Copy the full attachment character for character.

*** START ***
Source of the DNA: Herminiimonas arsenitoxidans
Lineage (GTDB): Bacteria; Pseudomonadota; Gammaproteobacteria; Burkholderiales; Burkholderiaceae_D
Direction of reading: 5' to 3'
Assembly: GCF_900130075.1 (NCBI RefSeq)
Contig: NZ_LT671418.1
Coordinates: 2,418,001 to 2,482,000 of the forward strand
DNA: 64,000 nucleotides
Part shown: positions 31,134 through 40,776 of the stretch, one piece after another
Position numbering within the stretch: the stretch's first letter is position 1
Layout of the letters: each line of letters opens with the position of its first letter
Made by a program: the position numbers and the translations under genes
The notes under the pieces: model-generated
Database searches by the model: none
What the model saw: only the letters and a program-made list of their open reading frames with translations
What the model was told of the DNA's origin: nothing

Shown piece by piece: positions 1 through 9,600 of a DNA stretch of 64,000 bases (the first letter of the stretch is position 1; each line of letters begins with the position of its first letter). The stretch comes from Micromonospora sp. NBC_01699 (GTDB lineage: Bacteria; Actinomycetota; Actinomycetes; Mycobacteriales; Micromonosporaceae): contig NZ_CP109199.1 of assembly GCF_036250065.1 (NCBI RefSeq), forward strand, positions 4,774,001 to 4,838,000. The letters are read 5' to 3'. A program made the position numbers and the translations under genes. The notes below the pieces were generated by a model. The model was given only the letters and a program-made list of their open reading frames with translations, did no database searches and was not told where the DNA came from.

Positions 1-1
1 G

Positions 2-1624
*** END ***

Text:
Source of the DNA: Herminiimonas arsenitoxidans
Lineage (GTDB): Bacteria; Pseudomonadota; Gammaproteobacteria; Burkholderiales; Burkholderiaceae_D
Direction of reading: 5' to 3'
Assembly: GCF_900130075.1 (NCBI RefSeq)
Contig: NZ_LT671418.1
Coordinates: 2,418,001 to 2,482,000 of the forward strand
DNA: 64,000 nucleotides
Part shown: positions 31,134 through 40,776 of the stretch, one piece after another
Position numbering within the stretch: the stretch's first letter is position 1
Layout of the letters: each line of letters opens with the position of its first letter
Made by a program: the position numbers and the translations under genes
The notes under the pieces: model-generated
Database searches by the model: none
What the model saw: only the letters and a program-made list of their open reading frames with translations
What the model was told of the DNA's origin: nothing

Shown piece by piece: positions 1 through 9,600 of a DNA stretch of 64,000 bases (the first letter of the stretch is position 1; each line of letters begins with the position of its first letter). The stretch comes from Micromonospora sp. NBC_01699 (GTDB lineage: Bacteria; Actinomycetota; Actinomycetes; Mycobacteriales; Micromonosporaceae): contig NZ_CP109199.1 of assembly GCF_036250065.1 (NCBI RefSeq), forward strand, positions 4,774,001 to 4,838,000. The letters are read 5' to 3'. A program made the position numbers and the translations under genes. The notes below the pieces were generated by a model. The model was given only the letters and a program-made list of their open reading frames with translations, did no database searches and was not told where the DNA came from.

Positions 1-1
1 G

Positions 2-1624